Meta Housing Corp. Begins Affordable Development in LA

The project will add 56 units of permanent supportive housing for individuals experiencing homelessness


The pandemic’s impact on the multifamily market is still bearing out, but demand hasn’t ceased amid an acute homelessness crisis and housing shortage in Southern California.

A joint venture of Los Angeles-based developers, Meta Housing Corporation and LA Family Housing, has broken ground on a $30 million project named Silva Crossing. The project at 12667 San Fernando Road in the Sylmar neighborhood — the northernmost part of L.A. in the San Fernando Valley — will add 56 units of permanent supportive housing for individuals experiencing homelessness.

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The project is expected to be complete in July 2022, and will help address the ongoing need for permanent supportive housing, said Kasey Burke, president of Meta Housing.

“There is a demonstrated shortage of housing for persons who are experiencing homelessness in Los Angeles,” Burke said in a statement. “Silva Crossing will provide these individuals with a safe and stable living environment while offering case management and other supportive services that are so greatly needed in this region.”

At 47,800 square feet, Silva Crossing will include 53 studios sized at 400 square feet, and three one-bedroom units with about 550 square feet, as well as ground-floor retail. Y&M Architects designed the project. KPRS is the contractor.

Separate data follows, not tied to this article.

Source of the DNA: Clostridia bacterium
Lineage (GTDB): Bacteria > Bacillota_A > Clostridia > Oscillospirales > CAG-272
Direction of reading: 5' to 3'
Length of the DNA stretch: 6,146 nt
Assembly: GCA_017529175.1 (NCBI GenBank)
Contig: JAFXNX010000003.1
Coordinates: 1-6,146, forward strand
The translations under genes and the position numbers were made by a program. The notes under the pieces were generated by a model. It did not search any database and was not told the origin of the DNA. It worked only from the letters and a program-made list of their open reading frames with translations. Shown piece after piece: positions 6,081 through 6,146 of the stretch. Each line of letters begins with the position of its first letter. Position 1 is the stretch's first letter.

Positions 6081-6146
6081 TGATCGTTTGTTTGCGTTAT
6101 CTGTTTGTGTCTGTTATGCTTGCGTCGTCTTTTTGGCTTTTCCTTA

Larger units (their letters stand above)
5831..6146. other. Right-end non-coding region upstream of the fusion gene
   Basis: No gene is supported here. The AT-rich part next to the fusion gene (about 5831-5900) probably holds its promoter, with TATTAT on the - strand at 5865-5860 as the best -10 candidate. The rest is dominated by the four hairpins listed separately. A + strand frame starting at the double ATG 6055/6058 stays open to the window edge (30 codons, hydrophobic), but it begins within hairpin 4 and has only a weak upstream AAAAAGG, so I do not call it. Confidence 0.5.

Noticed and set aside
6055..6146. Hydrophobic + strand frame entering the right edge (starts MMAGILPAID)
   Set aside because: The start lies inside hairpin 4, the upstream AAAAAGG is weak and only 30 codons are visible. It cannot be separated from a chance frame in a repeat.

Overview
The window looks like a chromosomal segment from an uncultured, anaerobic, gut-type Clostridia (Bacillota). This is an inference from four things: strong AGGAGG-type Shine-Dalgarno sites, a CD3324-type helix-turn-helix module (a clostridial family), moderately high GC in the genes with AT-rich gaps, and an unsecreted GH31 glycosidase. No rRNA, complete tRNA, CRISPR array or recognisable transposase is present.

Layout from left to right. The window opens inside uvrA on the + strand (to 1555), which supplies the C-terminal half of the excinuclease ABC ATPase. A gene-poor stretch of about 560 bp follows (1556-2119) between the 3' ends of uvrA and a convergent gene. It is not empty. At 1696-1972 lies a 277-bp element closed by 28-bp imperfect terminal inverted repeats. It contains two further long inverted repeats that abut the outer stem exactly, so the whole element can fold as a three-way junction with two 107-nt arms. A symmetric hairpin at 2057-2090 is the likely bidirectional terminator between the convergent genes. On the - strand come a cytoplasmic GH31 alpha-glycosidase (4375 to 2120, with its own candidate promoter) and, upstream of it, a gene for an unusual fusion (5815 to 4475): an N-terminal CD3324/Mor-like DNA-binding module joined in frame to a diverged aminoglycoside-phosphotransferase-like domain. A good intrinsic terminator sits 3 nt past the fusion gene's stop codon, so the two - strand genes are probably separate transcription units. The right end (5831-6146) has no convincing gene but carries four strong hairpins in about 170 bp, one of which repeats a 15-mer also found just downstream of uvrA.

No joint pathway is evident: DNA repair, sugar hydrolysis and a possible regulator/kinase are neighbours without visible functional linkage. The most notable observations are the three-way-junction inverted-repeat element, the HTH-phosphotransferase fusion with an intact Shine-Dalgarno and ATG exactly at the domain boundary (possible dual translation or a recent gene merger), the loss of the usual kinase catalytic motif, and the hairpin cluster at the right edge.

According to Allen Matkins/UCLA Anderson 2021 forecast survey, the pandemic changed the nature of the demand for apartments — both geographically and in their footprint. But multifamily development is still expected to grow in California as the economy rebounds and housing demand grows again.

In August 2020, Sussex Capital Group acquired a 97-unit property nearby in the San Fernando Valley for $26.4 million. Hill Street Realty paid $27.1 million for the Bechir Apartments in the small neighborhood of Tarzana on the west side of the San Fernando Valley. And, in November, Raintree Partners acquired a large multifamily portfolio for $142 million, and it included two properties in the San Fernando Valley.

Millions of California renters are behind on payments due to the pandemic. One month ago, the state’s lawmakers extended the eviction moratorium through June 30, launched a rent relief program, and also started providing $600 stimulus payments to low-income California residents.

Housing will again be a top issue for state lawmakers this year. Proposals for 2021 so far include a bill that would require governments to develop plans to reduce homelessness by 90 percent from their current levels before 2030. Gov. Gavin Newsom also proposed $750 million in his budget to extend the state’s Project Homekey program for the acquisition and conversion of hotel and other properties for providing permanent supportive and affordable housing.